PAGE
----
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---March 11, 1993---
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[Two high-visibility incinerator battles illustrate some of the DEFINING ISSUES as President Clinton establishes environmental policies and an environmental agency to implement them. For that reason, we interrupt our PCB series, begun last week, to bring you updates on both fights. We'll continue with PCBs next week.]

They're once again burning dioxin-contaminated chemicals in a residential neighborhood of Jacksonville, Arkansas. A 3-judge panel from the 8th Circuit Court of Appeals in St. Louis overturned the temporary shutdown order issued February 12 by federal district judge Stephen Reasoner in Little Rock (see RHWN #325). Judge Reasoner had ordered the burning stopped after federal and state environmental officials admitted in court that the Vertac incinerator in Jacksonville could not achieve the 99.9999% destruction efficiency required by regulations. (SEE RHWN #325.) The 3-judge appeals panel said Judge Reasoner's order lacked findings of fact and conclusions of law, and was therefore invalid on procedural grounds. The private incinerator operator ("Vertac Site Contractors") and U.S. EPA together appealed Judge Reasoner's order and won.[1]

The 8th Circuit judges will decide March 17 whether to permanently overturn Judge Reasoner's temporary order, or whether to let Judge Reasoner shut down the Jacksonville incinerator. Meanwhile, Judge Reasoner heard additional testimony in the case March 4 and 5 and will issue a permanent order soon--most likely before the March 17 meeting of the appeals panel. In court March 4, Judge Reasoner said he hadn't changed his mind about his February 12 decision.[2] As we go to press Judge Reasoner is still hearing testimony.

At issue is EPA's own regulations governing hazardous waste incinerators. The regulations begin with a "preamble," which says, "Although the DRE [destruction and removal] performance standard APPLIES TO EACH WASTE FEED BURNED, this does not mean that a separate trial burn for each waste or each different mixture of wastes is required. If the owner or operator established (through a trial burn) operating conditions for those wastes THAT ARE MORE DIFFICULT TO DESTROY, this could provide the alternative documentation for the permitting official to allow certain other wastes to be burned at the same conditions."[3]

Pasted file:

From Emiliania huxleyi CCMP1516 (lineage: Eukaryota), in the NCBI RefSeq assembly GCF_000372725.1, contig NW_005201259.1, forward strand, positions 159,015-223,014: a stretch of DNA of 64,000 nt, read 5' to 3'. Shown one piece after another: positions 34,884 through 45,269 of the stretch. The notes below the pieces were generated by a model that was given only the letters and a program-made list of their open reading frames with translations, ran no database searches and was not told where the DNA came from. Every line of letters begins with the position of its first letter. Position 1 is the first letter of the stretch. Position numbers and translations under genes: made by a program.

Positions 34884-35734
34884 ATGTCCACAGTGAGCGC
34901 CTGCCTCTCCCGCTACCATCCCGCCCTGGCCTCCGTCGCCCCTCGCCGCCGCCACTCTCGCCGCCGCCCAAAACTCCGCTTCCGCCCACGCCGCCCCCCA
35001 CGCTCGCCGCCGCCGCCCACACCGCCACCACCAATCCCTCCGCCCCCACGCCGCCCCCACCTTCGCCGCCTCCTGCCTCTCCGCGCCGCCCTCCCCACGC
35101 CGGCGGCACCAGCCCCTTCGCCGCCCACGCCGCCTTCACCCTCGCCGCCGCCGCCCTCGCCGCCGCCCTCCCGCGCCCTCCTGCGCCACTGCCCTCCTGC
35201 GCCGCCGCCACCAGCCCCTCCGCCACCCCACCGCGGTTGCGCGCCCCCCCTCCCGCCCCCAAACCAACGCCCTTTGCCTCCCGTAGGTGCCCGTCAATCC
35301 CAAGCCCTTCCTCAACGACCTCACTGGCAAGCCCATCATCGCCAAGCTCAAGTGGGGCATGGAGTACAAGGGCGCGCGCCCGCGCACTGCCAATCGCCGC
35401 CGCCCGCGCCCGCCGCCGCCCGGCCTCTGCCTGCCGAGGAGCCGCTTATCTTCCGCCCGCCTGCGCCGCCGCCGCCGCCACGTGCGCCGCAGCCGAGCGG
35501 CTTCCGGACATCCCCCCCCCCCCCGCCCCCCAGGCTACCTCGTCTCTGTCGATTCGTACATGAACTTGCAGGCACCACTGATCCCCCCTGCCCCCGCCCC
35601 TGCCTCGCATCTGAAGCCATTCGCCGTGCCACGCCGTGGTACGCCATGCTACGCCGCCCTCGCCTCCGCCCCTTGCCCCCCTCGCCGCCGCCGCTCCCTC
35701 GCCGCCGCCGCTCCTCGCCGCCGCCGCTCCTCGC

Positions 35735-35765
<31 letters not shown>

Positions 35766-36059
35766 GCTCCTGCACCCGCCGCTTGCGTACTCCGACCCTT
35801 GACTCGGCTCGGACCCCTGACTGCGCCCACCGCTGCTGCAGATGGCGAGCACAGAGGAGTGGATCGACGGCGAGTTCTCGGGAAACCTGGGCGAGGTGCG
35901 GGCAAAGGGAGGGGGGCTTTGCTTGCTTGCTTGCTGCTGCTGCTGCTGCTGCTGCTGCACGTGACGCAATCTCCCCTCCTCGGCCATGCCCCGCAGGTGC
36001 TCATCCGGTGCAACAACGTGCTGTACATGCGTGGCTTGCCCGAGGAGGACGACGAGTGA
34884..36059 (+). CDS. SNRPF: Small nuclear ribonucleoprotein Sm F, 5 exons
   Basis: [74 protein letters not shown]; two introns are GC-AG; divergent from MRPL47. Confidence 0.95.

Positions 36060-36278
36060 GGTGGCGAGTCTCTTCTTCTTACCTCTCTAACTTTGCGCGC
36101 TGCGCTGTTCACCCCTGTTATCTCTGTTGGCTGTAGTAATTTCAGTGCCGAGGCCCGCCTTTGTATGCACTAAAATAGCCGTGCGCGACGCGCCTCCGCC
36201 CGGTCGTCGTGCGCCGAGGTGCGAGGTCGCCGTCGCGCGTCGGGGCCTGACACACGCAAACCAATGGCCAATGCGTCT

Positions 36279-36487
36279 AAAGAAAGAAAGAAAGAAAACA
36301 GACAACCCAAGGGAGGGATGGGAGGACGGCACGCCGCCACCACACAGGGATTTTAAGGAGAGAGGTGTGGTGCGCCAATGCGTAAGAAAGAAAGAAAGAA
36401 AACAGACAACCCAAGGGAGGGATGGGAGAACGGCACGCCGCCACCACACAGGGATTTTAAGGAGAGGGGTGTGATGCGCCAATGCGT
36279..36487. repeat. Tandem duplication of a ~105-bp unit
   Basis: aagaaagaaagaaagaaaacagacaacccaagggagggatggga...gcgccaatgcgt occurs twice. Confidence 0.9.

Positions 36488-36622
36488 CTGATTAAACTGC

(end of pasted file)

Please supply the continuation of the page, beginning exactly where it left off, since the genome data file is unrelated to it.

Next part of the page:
The regulations then go on to say that a DRE of 99.99% must be achieved for all hazardous wastes[4] except for a few particularly hazardous ones like dioxins, for which the required efficiency of destruction (DRE) is 99.9999%.[5]

EPA officials argued March 4 before Judge Reasoner that the Jacksonville incinerator doesn't really have to destroy 99.9999% of the dioxin fed into it. They argued that their regulations say a "surrogate" chemical may be burned instead of dioxin, which is true (see the preamble just quoted above). However the regulations say that the surrogate must be "more difficult to destroy" than dioxin. During a 1991 "trial burn" hexachlorobenzene was burned as a surrogate for dioxin, but, by mistake, actual dioxin was also burned. The hexachlorobenzene was burned with 99.9999% efficiency but the actual dioxin was burned with only 99.96% efficiency. It seems clear, therefore that hexachlorobenzene is not "more difficult to destroy" than dioxin but is in fact easier to destroy. The data don't lie. It therefore seems unlikely that Judge Reasoner will become convinced that EPA is complying with its own regulations when it gives a green light to an incinerator operator who (a) admits his machine can't achieve 99.9999% destruction of dioxin, and who (b) has offered no data showing that his machine can destroy with 99.9999% efficiency a chemical "more difficult to destroy" than dioxin.